Mel Wills, operations manager and captain for Holoholo Charters, was among the eight-man crew aboard Horizon, which finished first in its division and first for corrected time in the Los Angeles, Calif., to Honolulu Transpac race.
Horizon, a 50-foot yacht of the sloop-rigged Santa Cruz class, finished the race seventh overall among a field of 53 entries which left Point Fermin near Los Angeles, July 8.
Wills, a longtime sailboat racer, was watch captain and primary driver and the only crew member from Hawai‘i, states a release from Margy Parker.
Wills, who has been a resident on Kaua‘i since 1995, said as watch captain and primary driver, his job was to work with the other watch captain and navigator to make tactical and strategic decisions about sail changes, course changes and on-deck situations.
The crossing from Point Fermin to the Diamond Head lighthouse buoy took Horizon,” based out of Dana Point, Calif., nine days, 23 hours, 58 minutes and 56 seconds.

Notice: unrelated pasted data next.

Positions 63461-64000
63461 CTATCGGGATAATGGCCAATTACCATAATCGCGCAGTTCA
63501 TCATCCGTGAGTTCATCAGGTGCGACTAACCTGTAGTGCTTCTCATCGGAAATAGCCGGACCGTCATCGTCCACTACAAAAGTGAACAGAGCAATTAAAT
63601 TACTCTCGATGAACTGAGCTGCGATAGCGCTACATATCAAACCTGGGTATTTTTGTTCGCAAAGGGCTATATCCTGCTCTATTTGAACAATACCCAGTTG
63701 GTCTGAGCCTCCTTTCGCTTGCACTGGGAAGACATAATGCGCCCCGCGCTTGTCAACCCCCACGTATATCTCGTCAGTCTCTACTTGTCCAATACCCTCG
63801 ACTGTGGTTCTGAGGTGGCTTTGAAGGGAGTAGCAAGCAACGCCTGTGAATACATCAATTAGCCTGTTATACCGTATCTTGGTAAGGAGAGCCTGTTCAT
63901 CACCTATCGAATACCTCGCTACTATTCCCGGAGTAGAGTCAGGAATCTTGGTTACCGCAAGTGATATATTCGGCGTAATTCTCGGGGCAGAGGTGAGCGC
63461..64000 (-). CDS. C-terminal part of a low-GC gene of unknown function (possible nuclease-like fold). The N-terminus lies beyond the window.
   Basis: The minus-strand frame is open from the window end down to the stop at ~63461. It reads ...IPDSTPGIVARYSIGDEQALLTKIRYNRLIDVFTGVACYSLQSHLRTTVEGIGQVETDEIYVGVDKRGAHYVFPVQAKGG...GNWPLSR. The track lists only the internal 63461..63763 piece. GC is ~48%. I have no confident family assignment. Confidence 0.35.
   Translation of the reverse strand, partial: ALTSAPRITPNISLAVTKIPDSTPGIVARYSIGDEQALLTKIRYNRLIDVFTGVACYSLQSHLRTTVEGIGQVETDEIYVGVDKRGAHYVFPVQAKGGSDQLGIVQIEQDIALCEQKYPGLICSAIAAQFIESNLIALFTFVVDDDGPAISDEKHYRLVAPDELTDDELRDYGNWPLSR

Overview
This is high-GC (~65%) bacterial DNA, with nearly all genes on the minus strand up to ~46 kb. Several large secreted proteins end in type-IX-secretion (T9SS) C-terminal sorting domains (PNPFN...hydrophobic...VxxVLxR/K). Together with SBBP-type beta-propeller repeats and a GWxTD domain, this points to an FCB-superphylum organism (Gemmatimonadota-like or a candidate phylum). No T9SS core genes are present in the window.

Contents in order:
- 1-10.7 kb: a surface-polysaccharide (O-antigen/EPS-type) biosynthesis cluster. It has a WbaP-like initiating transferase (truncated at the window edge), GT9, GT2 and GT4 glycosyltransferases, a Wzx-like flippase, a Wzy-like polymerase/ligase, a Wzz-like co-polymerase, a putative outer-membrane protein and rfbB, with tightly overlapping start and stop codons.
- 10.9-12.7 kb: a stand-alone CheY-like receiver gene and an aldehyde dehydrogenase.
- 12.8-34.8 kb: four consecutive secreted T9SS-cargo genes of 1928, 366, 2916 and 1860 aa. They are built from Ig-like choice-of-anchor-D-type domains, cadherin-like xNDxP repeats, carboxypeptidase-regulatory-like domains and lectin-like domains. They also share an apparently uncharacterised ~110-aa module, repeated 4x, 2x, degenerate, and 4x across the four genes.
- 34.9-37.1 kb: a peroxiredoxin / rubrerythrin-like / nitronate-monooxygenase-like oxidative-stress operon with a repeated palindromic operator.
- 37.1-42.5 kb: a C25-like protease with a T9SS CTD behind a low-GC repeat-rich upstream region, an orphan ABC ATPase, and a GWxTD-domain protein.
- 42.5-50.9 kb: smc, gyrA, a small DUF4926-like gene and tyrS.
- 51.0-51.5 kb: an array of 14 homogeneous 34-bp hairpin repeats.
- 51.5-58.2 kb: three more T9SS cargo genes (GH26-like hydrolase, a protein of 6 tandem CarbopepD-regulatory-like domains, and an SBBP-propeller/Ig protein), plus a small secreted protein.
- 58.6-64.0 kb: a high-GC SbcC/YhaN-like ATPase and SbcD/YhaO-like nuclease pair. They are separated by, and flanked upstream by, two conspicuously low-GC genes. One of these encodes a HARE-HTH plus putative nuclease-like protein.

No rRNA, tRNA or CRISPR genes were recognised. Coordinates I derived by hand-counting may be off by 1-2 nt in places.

A self-taught sailor, Wills, who said sailing comes naturally for him, spent his youth racing sailboats, working in the boating industry for most of his life, including North Sails and Hobie Cat Corp. His tour with Holoholo Charters spans the last 10 years where sailing Holoholo’s Leila keeps his skills honed because the vessel is a highly technical, high speed vessel, considered one of the fastest sailing catamarans on Kaua‘i.
Wills’ primary training for the Transpac race was physical conditioning.
“There is not one most amazing thing about this race,” Wills said in a release. “There are days and days of it. Sailing down waves at freakish speeds day and night, knowing that one bad split-second decision could lead to the mast and sails becoming a pile of rubbish is one thing. Being able to sail faster and quicker than your competitors is another, and after being on the edge for nine days, 23 hours, 58 minutes and 56 seconds, when I came to the dock, leaned over the rail and kissed my wife — now, that was a moment!”